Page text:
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Posted on • Originally published at kubernetes.io on

Blog: Kubernetes 1.24: Avoid Collisions Assigning IP Addresses to Services

Author: Antonio Ojea (Red Hat)

In Kubernetes, Services are an abstract way to expose an application running on a set of Pods. Services can have a cluster-scoped virtual IP address (using a Service of type: ClusterIP). Clients can connect using that virtual IP address, and Kubernetes then load-balances traffic to that Service across the different backing Pods.

How Service ClusterIPs are allocated?

A Service ClusterIP can be assigned:

dynamically
the cluster's control plane automatically picks a free IP address from within the configured IP range for type: ClusterIP Services.
statically
you specify an IP address of your choice, from within the configured IP range for Services.

Across your whole cluster, every Service ClusterIP must be unique. Trying to create a Service with a specific ClusterIP that has already been allocated will return an error.

Why do you need to reserve Service Cluster IPs?

Sometimes you may want to have Services running in well-known IP addresses, so other components and users in the cluster can use them.

The best example is the DNS Service for the cluster. Some Kubernetes installers assign the 10th address from the Service IP range to the DNS service. Assuming you configured your cluster with Service IP range 10.96.0.0/16 and you want your DNS Service IP to be 10.96.0.10, you'd have to create a Service like this:

apiVersion: v1
kind: Service
metadata:
 labels:
 k8s-app: kube-dns
 kubernetes.io/cluster-service: "true"
 kubernetes.io/name: CoreDNS
 name: kube-dns
 namespace: kube-system
spec:
 clusterIP: 10.96.0.10
 ports:
 - name: dns
 port: 53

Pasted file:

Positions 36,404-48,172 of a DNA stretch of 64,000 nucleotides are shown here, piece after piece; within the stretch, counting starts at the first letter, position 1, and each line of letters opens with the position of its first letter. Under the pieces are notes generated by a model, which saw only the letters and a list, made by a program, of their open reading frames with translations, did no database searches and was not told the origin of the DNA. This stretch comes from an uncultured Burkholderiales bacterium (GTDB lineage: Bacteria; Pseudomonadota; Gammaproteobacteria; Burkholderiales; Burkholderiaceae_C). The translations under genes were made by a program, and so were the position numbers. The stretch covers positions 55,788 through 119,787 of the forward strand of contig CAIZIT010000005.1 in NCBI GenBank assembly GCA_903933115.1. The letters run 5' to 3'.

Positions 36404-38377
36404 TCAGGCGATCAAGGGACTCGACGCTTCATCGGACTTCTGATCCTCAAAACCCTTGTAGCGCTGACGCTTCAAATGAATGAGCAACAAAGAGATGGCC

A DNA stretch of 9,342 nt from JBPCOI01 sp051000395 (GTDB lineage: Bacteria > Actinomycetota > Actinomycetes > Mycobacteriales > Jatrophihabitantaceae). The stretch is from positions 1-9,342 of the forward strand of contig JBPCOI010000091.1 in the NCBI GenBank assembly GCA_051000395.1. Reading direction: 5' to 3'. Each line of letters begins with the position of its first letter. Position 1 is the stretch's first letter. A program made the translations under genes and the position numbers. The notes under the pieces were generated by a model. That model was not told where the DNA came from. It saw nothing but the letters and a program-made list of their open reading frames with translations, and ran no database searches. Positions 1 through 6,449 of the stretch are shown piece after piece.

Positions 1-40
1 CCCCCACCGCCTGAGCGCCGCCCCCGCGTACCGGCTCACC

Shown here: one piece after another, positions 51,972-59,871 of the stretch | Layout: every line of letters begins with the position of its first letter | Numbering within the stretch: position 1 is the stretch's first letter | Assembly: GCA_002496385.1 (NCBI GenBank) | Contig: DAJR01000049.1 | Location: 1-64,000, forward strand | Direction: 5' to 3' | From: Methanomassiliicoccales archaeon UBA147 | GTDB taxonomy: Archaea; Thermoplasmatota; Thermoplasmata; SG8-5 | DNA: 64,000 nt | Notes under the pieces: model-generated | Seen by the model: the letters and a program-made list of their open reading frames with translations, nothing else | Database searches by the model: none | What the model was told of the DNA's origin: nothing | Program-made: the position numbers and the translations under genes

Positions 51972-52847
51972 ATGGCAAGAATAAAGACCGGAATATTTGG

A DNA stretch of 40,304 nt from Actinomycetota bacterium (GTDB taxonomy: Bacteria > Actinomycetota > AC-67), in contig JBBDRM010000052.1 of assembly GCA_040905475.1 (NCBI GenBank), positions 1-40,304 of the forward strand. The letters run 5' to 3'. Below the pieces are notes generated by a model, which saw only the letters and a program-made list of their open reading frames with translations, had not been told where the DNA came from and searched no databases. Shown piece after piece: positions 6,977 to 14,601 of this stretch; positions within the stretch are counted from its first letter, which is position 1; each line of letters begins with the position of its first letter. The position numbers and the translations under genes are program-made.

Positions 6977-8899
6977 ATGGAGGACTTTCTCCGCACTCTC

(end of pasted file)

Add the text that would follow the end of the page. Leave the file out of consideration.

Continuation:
protocol: UDP
 targetPort: 53
 - name: dns-tcp
 port: 53
 protocol: TCP
 targetPort: 53
 selector:
 k8s-app: kube-dns
 type: ClusterIP

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but as I explained before, the IP address 10.96.0.10 has not been reserved; if other Services are created before or in parallel with dynamic allocation, there is a chance they can allocate this IP, hence, you will not be able to create the DNS Service because it will fail with a conflict error.

How can you avoid Service ClusterIP conflicts?

In Kubernetes 1.24, you can enable a new feature gate ServiceIPStaticSubrange. Turning this on allows you to use a different IP allocation strategy for Services, reducing the risk of collision.

The ClusterIP range will be divided, based on the formula min(max(16, cidrSize / 16), 256), described as never less than 16 or more than 256 with a graduated step between them.

Dynamic IP assignment will use the upper band by default, once this has been exhausted it will use the lower range. This will allow users to use static allocations on the lower band with a low risk of collision.

Examples:

Service IP CIDR block: 10.96.0.0/24

Range Size: 28 - 2 = 254

Band Offset: min(max(16,256/16),256) = min(16,256) = 16

Static band start: 10.96.0.1

Static band end: 10.96.0.16

Range end: 10.96.0.254

pie showData title 10.96.0.0/24 "Static" : 16 "Dynamic" : 238

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Service IP CIDR block: 10.96.0.0/20

Range Size: 212 - 2 = 4094

Band Offset: min(max(16,256/16),256) = min(256,256) = 256

Static band start: 10.96.0.1

Static band end: 10.96.1.0

Range end: 10.96.15.254

pie showData title 10.96.0.0/20 "Static" : 256 "Dynamic" : 3838

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Service IP CIDR block: 10.96.0.0/16

Range Size: 216 - 2 = 65534

Band Offset: min(max(16,65536/16),256) = min(4096,256) = 256

Static band start: 10.96.0.1

Static band ends: 10.96.1.0

Range end: 10.96.255.254

pie showData title 10.96.0.0/16 "Static" : 256 "Dynamic" : 65278

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